Levi Strauss & Co. (LS&CO.) strives to provide the world's
casual workday wardrobe, inside and out. LS&CO., a
top manufacturer of brand-name clothing globally, sells jeans
and sportswear under the Levi's, Dockers, and Levi Strauss
Signature names in more than 110 countries. It also markets men's
and women's underwear and loungewear. Levi's jeans -- department
store staples -- were once the uniform of American youth, but
LS&CO. has been working to reconnect with the
niche and expand outside the US. It has transformed its
products portfolio to include wrinkle-free and stain-resistant
fabrics used in making some of its Levi's and Dockers slacks. The
Haas family (relatives of founder Levi Strauss) owns LS&CO.
While Levi's is marketed as an authentically American
brand, about 50% of the company's net revenues come from
outside the US. LS&CO. operates in mature markets in the
Americas, Europe, and the Asia/Pacific region. Sales in North
America, Japan, and Western Europe have suffered in recent
years for several reasons, including the downturn in the global
economy, demographic changes, and increased competition from trendy
lower-priced apparel offerings. For growth, the company is looking
to developing markets, including Brazil, China, India, and
Also, like many other apparel makers, which have traditionally
relied on department and specialty stores to distribute their
products, LS&CO. is developing its own retail network to
increase the availability and visibility of the Levi's brand.
Currently, it operates about 1,900 company-owned and franchised
stores and sells apparel online. Despite declining sales,
LS&CO. added more than 150 company-operated stores in fiscal
2009, primarily through acquisitions in the US and Europe.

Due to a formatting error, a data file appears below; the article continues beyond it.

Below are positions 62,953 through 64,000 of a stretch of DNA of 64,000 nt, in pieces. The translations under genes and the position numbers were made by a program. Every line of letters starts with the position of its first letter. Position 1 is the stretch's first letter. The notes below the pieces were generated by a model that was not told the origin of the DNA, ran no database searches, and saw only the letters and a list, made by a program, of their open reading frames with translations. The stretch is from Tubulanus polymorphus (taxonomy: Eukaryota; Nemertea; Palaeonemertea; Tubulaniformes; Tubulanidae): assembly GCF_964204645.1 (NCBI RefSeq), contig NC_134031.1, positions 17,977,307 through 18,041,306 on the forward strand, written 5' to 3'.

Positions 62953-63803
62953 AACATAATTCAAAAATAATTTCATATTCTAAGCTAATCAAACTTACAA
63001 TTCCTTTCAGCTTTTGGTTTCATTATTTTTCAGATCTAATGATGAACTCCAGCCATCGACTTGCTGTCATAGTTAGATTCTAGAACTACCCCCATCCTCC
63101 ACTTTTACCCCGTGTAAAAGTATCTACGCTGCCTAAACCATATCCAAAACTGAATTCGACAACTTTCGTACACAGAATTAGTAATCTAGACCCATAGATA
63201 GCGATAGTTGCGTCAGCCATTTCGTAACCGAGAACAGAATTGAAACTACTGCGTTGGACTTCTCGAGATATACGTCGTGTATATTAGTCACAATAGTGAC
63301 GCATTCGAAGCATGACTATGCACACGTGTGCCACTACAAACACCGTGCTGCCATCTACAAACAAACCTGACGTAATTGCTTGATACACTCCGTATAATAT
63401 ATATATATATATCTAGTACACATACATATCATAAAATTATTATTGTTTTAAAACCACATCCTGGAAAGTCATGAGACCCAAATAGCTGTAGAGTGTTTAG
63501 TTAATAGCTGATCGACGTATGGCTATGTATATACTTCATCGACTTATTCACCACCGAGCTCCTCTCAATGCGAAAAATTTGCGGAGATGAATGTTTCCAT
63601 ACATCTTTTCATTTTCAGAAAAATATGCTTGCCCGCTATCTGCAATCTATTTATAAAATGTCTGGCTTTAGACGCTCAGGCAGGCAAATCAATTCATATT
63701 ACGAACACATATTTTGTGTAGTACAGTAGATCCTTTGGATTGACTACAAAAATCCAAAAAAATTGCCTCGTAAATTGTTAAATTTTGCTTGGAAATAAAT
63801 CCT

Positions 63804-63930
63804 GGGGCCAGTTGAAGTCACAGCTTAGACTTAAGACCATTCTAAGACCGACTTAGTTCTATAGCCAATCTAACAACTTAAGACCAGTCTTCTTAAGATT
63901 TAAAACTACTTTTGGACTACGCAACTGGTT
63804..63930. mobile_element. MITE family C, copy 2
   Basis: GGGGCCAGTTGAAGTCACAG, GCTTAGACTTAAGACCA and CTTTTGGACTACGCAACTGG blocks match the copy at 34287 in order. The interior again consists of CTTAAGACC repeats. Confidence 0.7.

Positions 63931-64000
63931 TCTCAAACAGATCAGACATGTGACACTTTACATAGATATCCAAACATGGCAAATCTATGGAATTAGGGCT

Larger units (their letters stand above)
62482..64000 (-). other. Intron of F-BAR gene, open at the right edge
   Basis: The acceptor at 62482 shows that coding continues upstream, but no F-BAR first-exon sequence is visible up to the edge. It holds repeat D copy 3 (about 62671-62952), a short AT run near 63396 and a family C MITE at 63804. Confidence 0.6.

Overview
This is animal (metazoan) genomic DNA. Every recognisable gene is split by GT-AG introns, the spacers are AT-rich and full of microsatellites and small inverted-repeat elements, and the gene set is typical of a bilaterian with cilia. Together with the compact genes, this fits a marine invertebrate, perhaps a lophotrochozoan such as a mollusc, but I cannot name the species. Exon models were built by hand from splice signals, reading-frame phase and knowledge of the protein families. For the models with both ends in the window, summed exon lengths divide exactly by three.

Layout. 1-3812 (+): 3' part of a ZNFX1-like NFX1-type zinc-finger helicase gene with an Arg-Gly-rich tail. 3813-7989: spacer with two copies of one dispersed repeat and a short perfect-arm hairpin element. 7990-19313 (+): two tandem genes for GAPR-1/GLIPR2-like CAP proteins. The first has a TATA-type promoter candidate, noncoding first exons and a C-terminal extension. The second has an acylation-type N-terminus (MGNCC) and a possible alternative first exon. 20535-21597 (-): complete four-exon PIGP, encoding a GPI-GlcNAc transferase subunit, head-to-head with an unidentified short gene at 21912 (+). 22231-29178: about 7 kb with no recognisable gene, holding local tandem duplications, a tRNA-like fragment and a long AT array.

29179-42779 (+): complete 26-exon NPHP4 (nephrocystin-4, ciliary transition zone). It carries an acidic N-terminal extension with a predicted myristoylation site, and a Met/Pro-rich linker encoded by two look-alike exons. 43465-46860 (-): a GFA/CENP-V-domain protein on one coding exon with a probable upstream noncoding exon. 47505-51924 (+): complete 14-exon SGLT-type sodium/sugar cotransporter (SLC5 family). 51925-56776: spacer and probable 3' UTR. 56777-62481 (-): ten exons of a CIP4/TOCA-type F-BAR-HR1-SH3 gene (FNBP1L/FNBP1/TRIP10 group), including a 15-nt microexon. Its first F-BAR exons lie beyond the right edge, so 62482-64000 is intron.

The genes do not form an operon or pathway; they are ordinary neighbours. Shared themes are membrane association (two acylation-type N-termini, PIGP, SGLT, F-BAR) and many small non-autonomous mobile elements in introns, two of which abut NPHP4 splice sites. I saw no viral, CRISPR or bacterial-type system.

Still, increased sales from its expanding retail network have
failed to make up for declines in the company's wholesale business.
Overall, net revenues fell 6.5% in fiscal 2009, during which time
profits also declined by about a third.
Part of the decline in sales is attributable
to growing competitive pressure. Through increased spending on
advertising and selling as well as its store expansion, LS&CO
hopes to regain some of the market share lost to rival VF
Corporation (maker of Lee and Wrangler brand jeans and apparel) and
others over the past decade. It has also been squeezed by
makers of pricey, premium denim (True Religion, Diesel
SpA) on the high end, and purveyors of trendy, low-priced
denim (Wal-Mart Stores and JCPenney) on the low
end. In response, the jeans maker created the
Signature by Levi Strauss brand for the mass market, but with
lackluster results to date. Sales of the company's
value-priced brand have been essentially flat in recent years
and accounted for just 5% in 2009.
Despite the increased competition, LS&CO.
has had to rely more heavily on its core Levi's label and less on
its other brands. Indeed, Levi's brand products accounted for 79%
of sales in 2009 while Dockers-branded products represented only
16%, gradually slipping from 21% in 2007. In an effort to
revitalize the Dockers brand, the company launched its "Wear the
Pants" global marketing campaign designed to emphasize the
masculinity of Dockers apparel. (Despite its appeal to men, Dockers
also offers a full line of khaki-inspired styles for women.)
Across all three brands, pants -- including jeans and other casual
and dress pants -- account for about 85% of sales, with men's
products generating about three-quarters of total net sales.
Licensing deals extend its reach into other niche markets. One such
deal with Delhi, India-based M&B Footwear, helped
LS&CO. launch a line of men's and women's casual shoes and
sneakers. Under a separate arrangement with Signature Apparel
Group, LS&CO. added Levi-brand underwear and loungewear to its
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